Review of the Day: Jim Ugly
Sid Fleischman has his fans, but I admit that I'd never come across the fellow until recently. One of the many disadvantages of not being a school aged child when "The Whipping Boy" came out, I guess. I found that Amazon.com claimed that he had a book on Houdini coming out in 2006 so I greedily contacted Greenwillow Books in the hope of gettting my sweaty little palms on an ARC. No such luck. Nice Greenwillow woman tells me that the book is actually due out in 2008. Doggone it. She still offered me a copy (which was sweet as pie) but since my own legitimate reason for wanting it was to review it for a list committee for 2006 books, I couldn't in all honesty agree. *sigh*
But back to Fleischman. Here's the review for his book, "Jim Ugly". Good stuff, that book:
I run a homeschooler bookgroup. Interesting little group. Anyway, they know what they like and I (a humble public librarian) try to provide them accordingly. Now in the bookgroup some of the members have only two kinds of books they enjoy. Dog stories and mysteries. To save time I decided to seek out some dog related mysteries in my library branch. Now you would think that this was a relatively easy request. Dog mysteries? No problem! Unfortunately this is not the case. Aside from the occasional "Something Queer" book in the Elizabeth Levy series, the only other title that popped out at me was "Jim Ugly" by Sid Fleischman. I'm well aware of Mr. Fleischman's work. This is the fellow that wrote the eternally popular, "The Whipping Boy" and I am currently enjoying a full-cast production recording of his, "By the Great Horn Spoon". Fleischman (NOT to be confused with fellow children's author Paul Fleischman) is sort of the Larry McMurty of children's literature. Lots of frontiersmen, rootin' tootin' Western fare, and plenty of good rollicking adventures, usually starring boys. "Jim Ugly", I found, was an entirely likable tale of a boy and the dog that doesn't respect him more than a common plugged nickel. There's attempted murder, mystery, fake funerals, diamond mines, and more flying arrows than you could shake a stick at. I dunno if the kids in my homeschooler bookgroup will dig it, but I for one think this book is the ideal boy-and-his-dog-mystery out there today. The fact that as of this date my review is one of the very few adult reviews of "Jim Ugly" should stand as a big big indicator of its popularity with the young `uns.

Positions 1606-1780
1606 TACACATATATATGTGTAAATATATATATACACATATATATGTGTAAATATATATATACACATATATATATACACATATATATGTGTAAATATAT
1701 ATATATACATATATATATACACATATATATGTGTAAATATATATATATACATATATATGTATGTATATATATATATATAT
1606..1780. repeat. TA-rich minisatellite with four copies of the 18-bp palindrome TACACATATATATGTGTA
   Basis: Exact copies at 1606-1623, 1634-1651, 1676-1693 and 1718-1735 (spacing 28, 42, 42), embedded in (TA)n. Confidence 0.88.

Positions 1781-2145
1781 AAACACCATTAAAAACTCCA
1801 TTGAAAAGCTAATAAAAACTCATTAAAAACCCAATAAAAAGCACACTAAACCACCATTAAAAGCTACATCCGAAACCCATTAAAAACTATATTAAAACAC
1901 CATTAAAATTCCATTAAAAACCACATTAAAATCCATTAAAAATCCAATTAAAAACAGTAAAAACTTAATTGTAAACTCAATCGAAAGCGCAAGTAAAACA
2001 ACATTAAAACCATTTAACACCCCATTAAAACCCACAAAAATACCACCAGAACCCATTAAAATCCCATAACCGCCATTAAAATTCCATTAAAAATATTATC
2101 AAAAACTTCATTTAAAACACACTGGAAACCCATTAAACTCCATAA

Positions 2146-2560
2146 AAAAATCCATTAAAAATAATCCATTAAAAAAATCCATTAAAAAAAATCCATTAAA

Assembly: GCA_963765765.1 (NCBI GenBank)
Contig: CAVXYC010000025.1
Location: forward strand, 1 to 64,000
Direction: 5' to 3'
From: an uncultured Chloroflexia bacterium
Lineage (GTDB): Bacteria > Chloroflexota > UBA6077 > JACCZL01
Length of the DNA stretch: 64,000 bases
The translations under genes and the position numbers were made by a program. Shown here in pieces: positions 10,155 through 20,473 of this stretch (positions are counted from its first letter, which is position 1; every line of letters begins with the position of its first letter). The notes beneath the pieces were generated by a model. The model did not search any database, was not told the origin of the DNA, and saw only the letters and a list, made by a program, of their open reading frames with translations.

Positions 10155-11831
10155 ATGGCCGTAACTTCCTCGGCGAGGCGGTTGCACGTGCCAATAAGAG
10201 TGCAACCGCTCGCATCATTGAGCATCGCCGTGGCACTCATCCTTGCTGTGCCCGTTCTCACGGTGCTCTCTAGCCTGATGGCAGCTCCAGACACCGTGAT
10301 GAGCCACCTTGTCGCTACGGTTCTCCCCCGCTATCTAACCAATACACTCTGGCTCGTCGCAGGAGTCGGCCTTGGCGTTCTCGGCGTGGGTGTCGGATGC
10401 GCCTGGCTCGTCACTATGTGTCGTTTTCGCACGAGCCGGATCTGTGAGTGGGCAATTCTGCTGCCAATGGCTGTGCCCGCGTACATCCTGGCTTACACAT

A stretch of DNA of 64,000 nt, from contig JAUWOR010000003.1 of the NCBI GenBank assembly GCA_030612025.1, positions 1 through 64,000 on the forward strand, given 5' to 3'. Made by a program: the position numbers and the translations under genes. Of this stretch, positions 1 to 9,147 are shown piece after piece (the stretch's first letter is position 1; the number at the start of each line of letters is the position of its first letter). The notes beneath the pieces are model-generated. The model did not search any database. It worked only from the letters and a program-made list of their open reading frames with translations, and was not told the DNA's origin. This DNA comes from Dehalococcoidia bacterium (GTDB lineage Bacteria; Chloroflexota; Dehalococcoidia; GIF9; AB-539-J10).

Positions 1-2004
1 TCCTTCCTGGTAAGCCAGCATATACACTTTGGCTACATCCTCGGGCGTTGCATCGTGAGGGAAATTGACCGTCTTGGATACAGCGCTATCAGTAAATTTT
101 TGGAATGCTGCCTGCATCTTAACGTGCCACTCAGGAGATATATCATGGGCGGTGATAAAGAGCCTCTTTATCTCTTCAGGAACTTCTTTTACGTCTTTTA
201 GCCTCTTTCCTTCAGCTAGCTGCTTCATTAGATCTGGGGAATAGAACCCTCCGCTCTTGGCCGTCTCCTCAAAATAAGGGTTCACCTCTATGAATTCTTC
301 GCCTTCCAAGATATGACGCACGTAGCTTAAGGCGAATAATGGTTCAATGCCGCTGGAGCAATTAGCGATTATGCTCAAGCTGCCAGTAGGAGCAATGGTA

Jake's dad was an actor, a prospector, and now a dead man. To his only son, Sam Bannock left only one item: a large, mean, part-wolf dog that was Amigo to its original owner but is referred to as Jim Ugly by his son. Jake doesn't like Jim Ugly and Jim Ugly doesn't like him, but when the kid hears his cousin Aurora say that she intends to shoot the animal, he feels a bit protective towards it. And then theres's the fact that Jake doesn't quite feel right about the death of his pa. They say he was thrown by a horse, but Jake's unconvinced. And the fact that Jim Ugly can still follow the man's sent becomes more interesting when the dog doesn't go anywhere near a graveyard. Now a boy and a dog are off to rediscover the man they both loved and to figure out what all this has to do with a traveling actress, stolen diamonds, and a half-crazed cavalry sergeant who claims that there's a bounty on Sam Banock's head. Dead or alive.
Credit Fleischman with this, he certainly knows how to keep a book exciting. Characters jump from place to place and from chase to freight train without any of it ever striking the reader as hard to credit or too unbelievable. Fleischman really has the feel of the era down too. When you hear Jake talk, you feel as if you're actually witnessing a nineteenth-century kid in a hostile environment. The quick encapsulation at the end of diamonds and a villain getting his comeuppance rings a bit false, I guess, but it's a small price to pay for such a rousing good time. With children's books getting longer and longer and longer, it's wonderful to think that there are still guys like Fleischman out there who can tell a concise fast-paced tale without getting wrapped up in a lot of gobblety-gook. Parents are forever asking me (as a librarian) to recommend books for their young, male, reluctant readers. And after pointing out Jon Scieszka's website "Guys Read" (Google it, it's fun) I tend to steer them towards Fleischman's works. They're short but well-written and a heckuva lot of fun. "Jim Ugly" is certainly no exception. So if you've a kid who's been handed an assignment in school to read a little historical fiction, definitely consider "Jim Ugly" as perfect for their needs. A good-natured yarn with plenty of daring-do and quick escapes to satisfy even the toughest critic.